Don’t Hold Your Breath For Equal Pay! Gender Wage Gap Will Take 40 Years To Close
If you’re a Millennial, you won’t get to witness the gender wage gap close until you’re down in Florida collecting your Social Security benefits. A new study finds that wage equality for both men and women will not take place until 2058, Bustle reported.
For perspective, if current trends continue, women won’t be paid the same as men until Beyoncé is 76 years old. And her daughter, Blue Ivy, will be 46 years old. Yikes! “If that isn’t enough to piss you off, I don’t know what is,” Bustle added. These stats come from a new report commissioned by the Institute for Women’s Policy Research (IWPR) entitled The Status of Women in the States.
Today, women make 78 percent of what White men make. But when zooming in on workers of color, the picture is more disheartening. Black women make just 64 percent of White male earnings — Native Americans and Latinas make just 59 and 54 percent, respectively.
Granted, IWPR points out that the gender pay gap has improved slightly over the past decade, but the trends show sluggish progress that suggest that gender pay equality is a long time comin’.
The comprehensive data set, which looked at the economic status of women in all 50 states, found that Florida, based on current trends, will be the first state to close its wage gap — but that will take almost a quarter of a century. Women workers in Florida make 85 cents to a man’s dollar, much better than our national average, which is 78 cents to the man’s dollar — a gender gap of 22 percent.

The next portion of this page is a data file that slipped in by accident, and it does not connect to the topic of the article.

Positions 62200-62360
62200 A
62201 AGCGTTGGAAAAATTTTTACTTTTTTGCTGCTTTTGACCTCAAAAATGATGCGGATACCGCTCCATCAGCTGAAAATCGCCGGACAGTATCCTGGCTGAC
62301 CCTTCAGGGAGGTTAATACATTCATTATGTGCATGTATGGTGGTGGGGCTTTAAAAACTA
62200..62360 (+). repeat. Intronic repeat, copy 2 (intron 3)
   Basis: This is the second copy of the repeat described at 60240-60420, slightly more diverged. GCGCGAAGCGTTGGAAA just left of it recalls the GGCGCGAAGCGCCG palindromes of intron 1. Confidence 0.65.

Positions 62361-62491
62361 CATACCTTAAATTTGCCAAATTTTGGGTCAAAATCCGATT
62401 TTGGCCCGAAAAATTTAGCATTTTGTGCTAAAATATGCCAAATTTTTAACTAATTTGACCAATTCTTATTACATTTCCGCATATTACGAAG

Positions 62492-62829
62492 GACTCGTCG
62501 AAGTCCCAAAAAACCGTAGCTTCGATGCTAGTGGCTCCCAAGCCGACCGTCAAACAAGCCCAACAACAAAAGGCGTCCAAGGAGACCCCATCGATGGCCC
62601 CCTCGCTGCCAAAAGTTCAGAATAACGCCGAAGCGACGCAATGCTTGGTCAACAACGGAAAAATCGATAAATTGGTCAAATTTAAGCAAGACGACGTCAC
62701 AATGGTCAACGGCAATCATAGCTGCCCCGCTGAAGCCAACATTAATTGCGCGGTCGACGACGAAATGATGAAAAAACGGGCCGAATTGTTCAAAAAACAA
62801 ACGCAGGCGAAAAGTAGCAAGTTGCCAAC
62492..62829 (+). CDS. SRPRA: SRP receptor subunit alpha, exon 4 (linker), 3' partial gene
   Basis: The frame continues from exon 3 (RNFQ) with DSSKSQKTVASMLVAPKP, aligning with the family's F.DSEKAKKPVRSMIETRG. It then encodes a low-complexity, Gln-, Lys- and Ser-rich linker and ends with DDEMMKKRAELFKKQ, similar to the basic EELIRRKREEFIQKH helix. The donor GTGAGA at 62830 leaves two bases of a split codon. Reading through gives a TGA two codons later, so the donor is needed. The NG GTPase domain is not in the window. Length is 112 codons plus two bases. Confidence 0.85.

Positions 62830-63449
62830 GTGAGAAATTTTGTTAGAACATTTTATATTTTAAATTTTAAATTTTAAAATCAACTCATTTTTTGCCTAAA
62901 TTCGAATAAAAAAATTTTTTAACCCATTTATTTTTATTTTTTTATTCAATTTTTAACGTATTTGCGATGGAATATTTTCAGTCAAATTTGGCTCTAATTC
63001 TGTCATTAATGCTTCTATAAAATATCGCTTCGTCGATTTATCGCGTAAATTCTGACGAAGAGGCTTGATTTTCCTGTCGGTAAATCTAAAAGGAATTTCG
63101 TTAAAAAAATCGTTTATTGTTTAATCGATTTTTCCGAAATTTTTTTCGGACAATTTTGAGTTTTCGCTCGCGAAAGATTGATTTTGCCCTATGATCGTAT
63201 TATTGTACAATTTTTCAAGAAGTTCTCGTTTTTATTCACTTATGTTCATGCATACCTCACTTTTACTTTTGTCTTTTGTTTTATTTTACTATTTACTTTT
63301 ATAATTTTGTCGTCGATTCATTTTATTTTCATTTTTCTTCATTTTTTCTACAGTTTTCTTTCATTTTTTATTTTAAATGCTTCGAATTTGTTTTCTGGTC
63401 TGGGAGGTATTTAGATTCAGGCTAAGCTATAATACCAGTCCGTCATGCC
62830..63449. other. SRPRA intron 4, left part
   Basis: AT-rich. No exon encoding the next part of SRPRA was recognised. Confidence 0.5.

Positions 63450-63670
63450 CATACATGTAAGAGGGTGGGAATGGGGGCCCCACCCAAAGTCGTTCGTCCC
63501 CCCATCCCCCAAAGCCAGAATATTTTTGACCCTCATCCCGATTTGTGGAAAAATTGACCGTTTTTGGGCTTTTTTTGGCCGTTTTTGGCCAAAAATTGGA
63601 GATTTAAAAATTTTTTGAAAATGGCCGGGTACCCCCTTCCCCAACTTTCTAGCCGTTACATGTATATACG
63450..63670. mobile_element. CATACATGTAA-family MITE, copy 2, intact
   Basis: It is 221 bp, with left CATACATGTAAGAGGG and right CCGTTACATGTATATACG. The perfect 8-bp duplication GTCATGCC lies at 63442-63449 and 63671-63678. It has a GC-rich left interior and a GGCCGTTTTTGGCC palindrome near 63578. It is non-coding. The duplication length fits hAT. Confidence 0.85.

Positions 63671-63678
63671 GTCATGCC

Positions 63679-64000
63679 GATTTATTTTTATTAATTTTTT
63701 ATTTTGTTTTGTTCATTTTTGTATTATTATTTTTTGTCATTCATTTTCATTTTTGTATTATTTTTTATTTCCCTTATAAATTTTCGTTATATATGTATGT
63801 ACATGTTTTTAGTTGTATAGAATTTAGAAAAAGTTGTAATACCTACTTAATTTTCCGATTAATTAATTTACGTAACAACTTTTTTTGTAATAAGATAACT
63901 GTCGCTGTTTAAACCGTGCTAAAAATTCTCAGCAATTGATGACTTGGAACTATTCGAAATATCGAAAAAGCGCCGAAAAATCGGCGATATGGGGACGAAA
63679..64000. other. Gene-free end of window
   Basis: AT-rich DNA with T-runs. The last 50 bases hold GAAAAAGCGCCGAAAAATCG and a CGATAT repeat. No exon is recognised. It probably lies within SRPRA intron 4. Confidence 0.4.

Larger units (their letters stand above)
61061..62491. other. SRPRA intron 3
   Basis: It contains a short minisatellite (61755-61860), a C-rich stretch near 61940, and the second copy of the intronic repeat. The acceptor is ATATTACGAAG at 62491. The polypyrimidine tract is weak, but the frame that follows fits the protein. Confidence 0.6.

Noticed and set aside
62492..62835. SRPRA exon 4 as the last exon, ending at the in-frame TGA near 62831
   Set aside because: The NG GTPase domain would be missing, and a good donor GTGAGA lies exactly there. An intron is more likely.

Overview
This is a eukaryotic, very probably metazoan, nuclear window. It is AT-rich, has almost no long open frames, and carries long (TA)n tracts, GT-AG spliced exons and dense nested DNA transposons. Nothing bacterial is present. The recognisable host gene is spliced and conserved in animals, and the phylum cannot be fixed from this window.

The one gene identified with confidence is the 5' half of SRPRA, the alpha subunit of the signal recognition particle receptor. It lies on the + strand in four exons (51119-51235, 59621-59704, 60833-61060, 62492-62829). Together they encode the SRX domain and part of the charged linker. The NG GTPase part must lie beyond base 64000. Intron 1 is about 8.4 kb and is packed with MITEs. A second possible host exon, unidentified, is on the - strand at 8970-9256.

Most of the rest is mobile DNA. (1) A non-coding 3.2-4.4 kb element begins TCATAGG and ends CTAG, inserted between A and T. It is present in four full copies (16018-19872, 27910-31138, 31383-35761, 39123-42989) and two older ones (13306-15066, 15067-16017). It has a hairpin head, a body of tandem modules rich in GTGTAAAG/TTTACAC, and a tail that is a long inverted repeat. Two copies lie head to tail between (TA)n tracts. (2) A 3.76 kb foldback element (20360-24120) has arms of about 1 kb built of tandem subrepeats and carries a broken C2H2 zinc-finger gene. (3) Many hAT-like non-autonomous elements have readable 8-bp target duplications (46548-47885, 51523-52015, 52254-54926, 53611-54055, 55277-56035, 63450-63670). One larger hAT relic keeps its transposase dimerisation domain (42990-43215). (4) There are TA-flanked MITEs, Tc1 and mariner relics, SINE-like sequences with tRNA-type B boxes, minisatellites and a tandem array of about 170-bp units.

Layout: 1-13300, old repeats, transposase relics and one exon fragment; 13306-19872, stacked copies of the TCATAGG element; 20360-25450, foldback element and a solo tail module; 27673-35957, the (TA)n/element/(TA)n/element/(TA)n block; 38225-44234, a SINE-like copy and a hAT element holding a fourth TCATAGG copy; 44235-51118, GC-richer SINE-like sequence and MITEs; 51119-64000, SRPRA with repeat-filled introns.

Completing the top five, after the Sunshine State, are California (2042), Maryland (2042), Arizona (2044), and Nevada (2044), The Daily Beast said.
Wyoming, on the other hand, gets a big fat F when it comes to the potential for gender pay equality. “The state will not have equal pay between men and women until the year 2159. Also known as 144 years from now. Like maybe your grandkids will see it? Maybe?” Bustle said.
Playing devil’s advocate here,the gender wage gap might be so wide because women are less likely to choose white collar, high paying jobs. But according to The Daily Beast, even studies that do take occupational, educational, and lifestyle discrepancies into consideration, there is still a five to 12 percent salary gap.
The reality is that women aren’t even close to earning the same pay as men — at least not in our lifetime.